When you travel the world you’ll be surprised to learn some of the things people eat. In Egypt, pigeon meat is a delicacy that is mostly served during special occasions such as weddings, because it is considered a luxury food.

Pigeons are bred across the country until they are six weeks old, after that they are turned into one of the most famous traditional dishes in Egypt. To cook the dish a pigeon is stuffed with rice or freekeh (wheat), nuts, spices, and chopped onion then grilled over a wood fire until it turns golden brown. The bird has a crispy and unique flavor.

I know pigeons are seen as pests in the western world, but when in Egypt forget about that and try some hamam mahshi. You can order this meal in restaurants across Egypt. When you order pigeon eat with your hands like the locals do, that way you can get the meat between the bird’s bones.


If you love meat pies then you’ll enjoy eating hawawshi. This is a snack, a kind of sandwich you can take-away from many restaurants in Egypt to enjoy later as you sightsee. It is also often taken for lunch or dinner.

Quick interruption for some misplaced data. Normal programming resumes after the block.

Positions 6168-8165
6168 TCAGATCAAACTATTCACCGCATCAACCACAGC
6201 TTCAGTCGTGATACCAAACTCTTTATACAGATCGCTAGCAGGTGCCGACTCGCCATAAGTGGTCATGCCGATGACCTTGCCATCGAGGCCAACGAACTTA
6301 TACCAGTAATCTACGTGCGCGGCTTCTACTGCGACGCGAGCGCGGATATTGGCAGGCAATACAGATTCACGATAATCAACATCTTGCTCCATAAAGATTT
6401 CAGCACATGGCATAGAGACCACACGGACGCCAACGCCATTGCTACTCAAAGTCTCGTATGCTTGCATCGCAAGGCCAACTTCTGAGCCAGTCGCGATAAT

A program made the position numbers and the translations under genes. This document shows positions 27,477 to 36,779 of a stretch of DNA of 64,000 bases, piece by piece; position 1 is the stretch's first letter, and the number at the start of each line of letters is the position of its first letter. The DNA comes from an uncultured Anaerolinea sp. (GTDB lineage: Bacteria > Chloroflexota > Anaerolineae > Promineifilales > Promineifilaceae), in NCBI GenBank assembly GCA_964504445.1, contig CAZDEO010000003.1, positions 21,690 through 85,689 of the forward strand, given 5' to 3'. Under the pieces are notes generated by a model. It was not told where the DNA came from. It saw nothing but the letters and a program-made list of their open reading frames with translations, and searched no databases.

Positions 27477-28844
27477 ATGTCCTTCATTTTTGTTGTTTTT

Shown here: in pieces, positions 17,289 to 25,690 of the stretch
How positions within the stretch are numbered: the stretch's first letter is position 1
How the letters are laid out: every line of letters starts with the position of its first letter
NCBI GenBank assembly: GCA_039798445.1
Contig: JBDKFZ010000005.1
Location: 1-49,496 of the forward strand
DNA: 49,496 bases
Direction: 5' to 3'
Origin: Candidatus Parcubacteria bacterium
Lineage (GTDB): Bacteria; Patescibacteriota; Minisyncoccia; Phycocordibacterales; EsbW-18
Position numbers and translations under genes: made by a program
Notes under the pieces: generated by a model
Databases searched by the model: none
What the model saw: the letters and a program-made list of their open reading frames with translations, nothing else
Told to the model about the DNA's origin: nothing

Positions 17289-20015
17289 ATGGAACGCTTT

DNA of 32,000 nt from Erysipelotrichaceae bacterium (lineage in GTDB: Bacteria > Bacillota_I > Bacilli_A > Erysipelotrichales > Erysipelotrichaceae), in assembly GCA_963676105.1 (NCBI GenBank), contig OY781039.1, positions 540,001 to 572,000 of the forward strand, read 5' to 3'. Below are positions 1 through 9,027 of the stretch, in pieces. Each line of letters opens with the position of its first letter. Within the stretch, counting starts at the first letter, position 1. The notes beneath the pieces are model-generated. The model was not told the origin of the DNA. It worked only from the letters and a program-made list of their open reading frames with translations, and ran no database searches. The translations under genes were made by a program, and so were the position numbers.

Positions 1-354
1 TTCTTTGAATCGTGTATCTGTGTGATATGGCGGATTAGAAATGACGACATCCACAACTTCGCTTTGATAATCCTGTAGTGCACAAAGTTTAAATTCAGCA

To make it minced meat, parsley, onions, and pepper are mixed then put in dough before they are baked in a wooden oven. Because of the pepper hawawshi is rather spicy; so have some water to cool your mouth if you’re not used to taking chili – alternatively, you can order one without the chili.


Known to the rest of the world as falafel, this is a snack many Egyptians take for breakfast. It is also made from fava beans or chickpeas, which are first soaked to make them soft, then crushed to create a bean paste. The bean paste is mixed with coriander, chopped onions, parsley, garlic, cumin, salt, paprika, cayenne, chickpea flour, then everything is rolled into a ball that is deep-fried to until.

You can ask for this cheap and delicious vegan food in nearly all food stalls and restaurants around Cairo. While common as a breakfast snack, you can have it at any time of the day. It is usually served with salad, aish baladi (Egyptian flatbread), tahini and a side of ful.